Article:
Adoption of program would offer power at a potentially lower rate
|Published: 12-06-2023 5:00 PM
ATHOL – Among the articles on next June’s Town Meeting warrant may be a proposal to adopt municipal power aggregation.
At its meeting on Nov. 28, the Town Energy Committee voted unanimously to recommend that the Selectboard place the issue of aggregation on the warrant for June’s Annual Town Meeting, following a discussion with Dr. Kevin Kelly, CEO of Crimson Power Solutions. Implementation of aggregation requires approval by Town Meeting voters.
Once the proposal is approved by voters, Kelly told the committee, “that allows you to go and work with the Public Utilities Commission to lay out a program and what that’s going to look like. Typically, the way those programs work, if the market is relatively low the recommendation often times is to lock it in for two or three years.”
Kelly, who has been advising the committee, said the Town of Webster signed a multi-year agreement last year, locking in power rates at 9.5 cents per kilowatt hour.
“Throughout all those months in the winter, when it was 30 cents through the utility, they were paying nine and a half cents,” Kelly said. “So, it’s great when you can lock in at a low price.”
The U.S. Environmental Protection Agency defines municipal power aggregation as “programs (that) allow local governments to procure power on behalf of their residents, businesses, and municipal accounts from an alternative supplier while still receiving transmission and distribution service from their existing utility provider.”
Aggregation, according to the agency, can provide more local control over a city or town’s sources of electricity, increase the use of green energy beyond that offered by its default utility, and reduce monthly electric bills for the municipality, its residents, and local businesses.
“By aggregating demand,” the agency’s web site states, “communities gain leverage to negotiate better rates with competitive suppliers and choose greener power sources.”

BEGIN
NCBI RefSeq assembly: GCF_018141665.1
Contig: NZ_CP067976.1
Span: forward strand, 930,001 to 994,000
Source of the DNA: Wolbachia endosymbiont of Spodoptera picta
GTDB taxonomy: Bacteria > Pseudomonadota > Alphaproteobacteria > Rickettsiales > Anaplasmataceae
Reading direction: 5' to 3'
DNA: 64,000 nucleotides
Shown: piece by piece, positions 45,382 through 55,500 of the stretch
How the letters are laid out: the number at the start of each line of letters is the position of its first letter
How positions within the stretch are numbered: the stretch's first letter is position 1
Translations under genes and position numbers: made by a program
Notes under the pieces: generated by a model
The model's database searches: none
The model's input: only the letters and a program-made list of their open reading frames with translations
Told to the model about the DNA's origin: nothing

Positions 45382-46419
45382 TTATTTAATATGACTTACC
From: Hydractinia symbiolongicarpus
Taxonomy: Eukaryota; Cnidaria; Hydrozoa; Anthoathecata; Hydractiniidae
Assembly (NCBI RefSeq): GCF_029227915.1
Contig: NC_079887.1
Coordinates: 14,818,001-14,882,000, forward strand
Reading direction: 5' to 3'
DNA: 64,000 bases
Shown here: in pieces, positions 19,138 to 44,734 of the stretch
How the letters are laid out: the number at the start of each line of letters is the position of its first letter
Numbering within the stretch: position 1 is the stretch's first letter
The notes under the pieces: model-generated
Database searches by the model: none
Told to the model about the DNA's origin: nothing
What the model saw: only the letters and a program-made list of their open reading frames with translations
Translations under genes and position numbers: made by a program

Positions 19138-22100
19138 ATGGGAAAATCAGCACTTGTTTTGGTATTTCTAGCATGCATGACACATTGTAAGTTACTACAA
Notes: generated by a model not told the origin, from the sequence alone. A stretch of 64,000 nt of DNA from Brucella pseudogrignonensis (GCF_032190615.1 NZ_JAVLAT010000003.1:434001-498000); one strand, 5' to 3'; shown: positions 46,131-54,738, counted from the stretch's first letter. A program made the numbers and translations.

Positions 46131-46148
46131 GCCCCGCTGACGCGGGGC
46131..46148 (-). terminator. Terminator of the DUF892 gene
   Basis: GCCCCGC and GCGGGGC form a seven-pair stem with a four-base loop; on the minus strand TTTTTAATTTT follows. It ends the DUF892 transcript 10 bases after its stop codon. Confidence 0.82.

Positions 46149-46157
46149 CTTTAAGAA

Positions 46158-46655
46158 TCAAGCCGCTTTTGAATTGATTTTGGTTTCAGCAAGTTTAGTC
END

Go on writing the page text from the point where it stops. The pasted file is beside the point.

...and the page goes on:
If Athol Town Meeting attendees vote to adopt aggregation, the entire town will be automatically enrolled and letters will be sent to everyone in town with pricing information. Consumers are then typically given 30 days from receipt of the letter to opt out. Those not responding within that period to declare they plan to stay with the town’s default provider – in this case, National Grid – will remain enrolled in the aggregation program. However, Kelly said, those who do opt out are allowed to opt back in at any time in the future.
“It’s completely flexible that way,” Kelly said. “You’ll probably see that a good amount of small commercial accounts don’t pick alternative supply contracts.”
Kelly added that if the rate for aggregation drops well below that of those using other suppliers, “you get a lot of people jumping off the contracts they negotiated themselves and hopping onto the town’s program.”
Kelly said the town will seek bids from those companies that participate in the aggregation program, “and out that group the best (price) is the one you go with. They also do all the mailing, all the contacting – everything associated with the program.”
Crimson Power Solutions will make a recommendation to the town regarding which one of the bids the town should accept. Should voters decide to move Athol into the program, Kelly said, the proposed agreement between the town and the supplier would go to the state for its review. At the moment, he added, the state is looking at ways to speed up the process.
Greg Vine can be reached at email@example.com.